Tuesday, 1 October 2019

William Blake exhibition - Tate Britain

Portrait of William Blake 1802.Collection Robert N. Essick
When William Blake mounted his one and only independent exhibition of his paintings in 1809, in a room above his family’s hosiery shop in Soho, the critic Robert Hunt (brother of the more famous Leigh) wrote that the works were “the ebullitions of a distempered brain” and that Blake himself was “an unfortunate lunatic”. Not a single one was sold.
What a contrast with this new, sweeping show at Tate Britain which takes more than 300 of his images, lent from all over the world, and illustrates how he was a product of his tumultuous times, surrounded by revolution, war and radical politics. His artistic career began fairly conventionally, with drawing lessons, an apprenticeship as an engraver and enrolment as a student at the Royal Academy of Arts, where he was encouraged to copy antique sculptures and seek inspiration from Renaissance artists such as Michaelangelo and Raphael. But as the exhibition shows he soon rejected the rigid ideas being taught at the time and pursued a more personal vision.
William Blake Albion Rose c. 1793 Courtesy of the Huntington Art Collections
 It opens with his Albion Rose, c 1793, a visualisation of the founding of Britain, created in contrast to the commercialisation and austerity of the times, then follows his career through to his death in 1827, at the age of 69. He never earned much, but his engraving provided a basic income, and around 1788 he invented a new form of printmaking, ‘relief etching’. His exact methods are still unknown, but the process allowed him to print in colour and combine texts and images. He created a succession of visionary books which took in the most pressing moral and political questions of the day.  The exhibition curators point out that luckily few people saw these books, and the symbolism in them was obscure – if they’d come to the notice of the authorities, Blake might have been arrested because of their radical sentiments.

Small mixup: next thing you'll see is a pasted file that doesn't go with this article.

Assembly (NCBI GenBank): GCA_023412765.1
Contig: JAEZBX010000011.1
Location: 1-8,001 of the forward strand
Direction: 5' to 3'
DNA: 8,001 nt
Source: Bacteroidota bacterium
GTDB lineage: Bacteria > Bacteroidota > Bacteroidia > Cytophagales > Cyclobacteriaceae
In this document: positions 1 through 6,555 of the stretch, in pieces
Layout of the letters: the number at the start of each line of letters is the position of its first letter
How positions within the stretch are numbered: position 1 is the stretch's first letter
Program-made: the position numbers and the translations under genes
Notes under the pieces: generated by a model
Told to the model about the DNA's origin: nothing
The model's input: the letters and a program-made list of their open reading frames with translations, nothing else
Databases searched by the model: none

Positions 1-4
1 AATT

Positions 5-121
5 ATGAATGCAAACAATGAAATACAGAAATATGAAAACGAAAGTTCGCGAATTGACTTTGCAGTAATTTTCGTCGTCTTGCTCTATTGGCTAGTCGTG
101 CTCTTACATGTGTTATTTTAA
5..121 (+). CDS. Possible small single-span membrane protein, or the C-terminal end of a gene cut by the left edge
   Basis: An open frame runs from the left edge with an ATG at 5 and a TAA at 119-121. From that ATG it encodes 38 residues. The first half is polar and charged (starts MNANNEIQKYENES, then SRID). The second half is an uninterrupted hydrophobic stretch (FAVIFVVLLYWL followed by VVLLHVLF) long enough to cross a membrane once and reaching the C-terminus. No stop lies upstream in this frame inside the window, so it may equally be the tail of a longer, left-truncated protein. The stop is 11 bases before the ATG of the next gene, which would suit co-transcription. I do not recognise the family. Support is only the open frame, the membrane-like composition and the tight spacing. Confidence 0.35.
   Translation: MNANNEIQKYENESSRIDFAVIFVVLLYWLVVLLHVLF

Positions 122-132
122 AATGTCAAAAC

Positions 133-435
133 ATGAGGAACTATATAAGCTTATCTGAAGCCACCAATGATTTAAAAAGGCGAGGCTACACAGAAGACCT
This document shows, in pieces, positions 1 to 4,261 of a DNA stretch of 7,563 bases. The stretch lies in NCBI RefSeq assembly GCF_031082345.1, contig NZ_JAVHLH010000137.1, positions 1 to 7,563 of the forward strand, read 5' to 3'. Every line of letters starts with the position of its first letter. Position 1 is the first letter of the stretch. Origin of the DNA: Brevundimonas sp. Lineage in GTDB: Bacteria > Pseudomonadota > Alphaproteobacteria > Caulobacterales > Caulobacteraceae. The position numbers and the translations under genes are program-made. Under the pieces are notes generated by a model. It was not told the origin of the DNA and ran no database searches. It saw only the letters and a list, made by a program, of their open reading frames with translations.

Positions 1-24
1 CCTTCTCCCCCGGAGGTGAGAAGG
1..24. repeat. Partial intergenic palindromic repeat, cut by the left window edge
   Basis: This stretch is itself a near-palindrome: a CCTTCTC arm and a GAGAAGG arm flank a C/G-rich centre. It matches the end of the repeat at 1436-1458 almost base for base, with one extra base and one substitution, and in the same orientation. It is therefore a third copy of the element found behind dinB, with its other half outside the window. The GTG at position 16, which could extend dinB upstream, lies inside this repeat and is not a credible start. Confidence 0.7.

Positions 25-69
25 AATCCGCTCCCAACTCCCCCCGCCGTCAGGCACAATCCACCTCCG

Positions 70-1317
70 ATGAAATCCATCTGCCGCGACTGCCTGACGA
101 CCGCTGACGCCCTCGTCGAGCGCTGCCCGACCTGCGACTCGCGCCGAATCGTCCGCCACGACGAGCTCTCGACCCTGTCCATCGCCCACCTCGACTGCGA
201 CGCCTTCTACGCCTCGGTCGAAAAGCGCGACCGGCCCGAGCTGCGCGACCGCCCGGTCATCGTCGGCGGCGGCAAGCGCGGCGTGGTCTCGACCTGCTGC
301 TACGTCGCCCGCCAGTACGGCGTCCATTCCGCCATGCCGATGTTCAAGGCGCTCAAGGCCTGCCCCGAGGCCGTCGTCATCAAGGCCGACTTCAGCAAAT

Some of these volumes – including Songs of Innocence and Experience – are displayed in cases, enabling visitors to get a close look at the intricate detail surrounding what are now among his best-known works, including The Tyger (above) and its sister poem, The Lamb. Throughout his life Blake depended on the support of family and friends, including his wife, Catherine, who hand-coloured some of the engravings. He had an ocasionally fractious relationship with his few loyal patrons. They admired his unconventional character and independent spirit but he resented being their employee and the advice they sometimes offered. The gallery shows the range of his work, including watercolour illustrations of the Bible, Shakespeare and John Milton.
William Blake The Ghost of a Flea c.1819 Private Collection
Everywhere you are confronted with images which sprang from his vivid imagination – who else could have conjured up the Ghost of a Flea (inspired by a séance-induced vision) or Nebuchadnezzar, crawling along with terrified eyes? 

There’s also a recreation of that first exhibition (above), which was in a small, bare, dimly lit room. Blake, understandably, was bitterly disappointed at its failure, and withdrew from the public gaze for several years. But in 1818, encouraged by some younger and more business-savvy artists, he experienced a late burst of creativity. This produced his illustrations for Pilgrim’s Progress and the poem that has become almost a national anthem, Jerusalem.
William Blake Jerusalem, plate 28,  1820 Yale Center for British Art (New Haven, USA)
He died while working on his final commission, illustrations for Dante’s Inferno, with Catherine, as ever, at his side. In 1957 a memorial to Blake and his wife was erected in Westminster Abbey.
William Blake Catherine Blake 1805 Tate. Bequeathed by Miss Alice G.E. Carthew 1940
The exhibition is being described as rediscovering Blake for the 21st century, and a once-in-a-generation event. (The last major showing of his works was at Tate Britain in 2000.) It may be another 20 years before his work is again displayed in such a comprehensive way.
William Blake Newton 1795c.- 1805 Tate

William Blake is at Tate Britain until February 2, 2020. £18 (concessions available).

No comments:

Post a Comment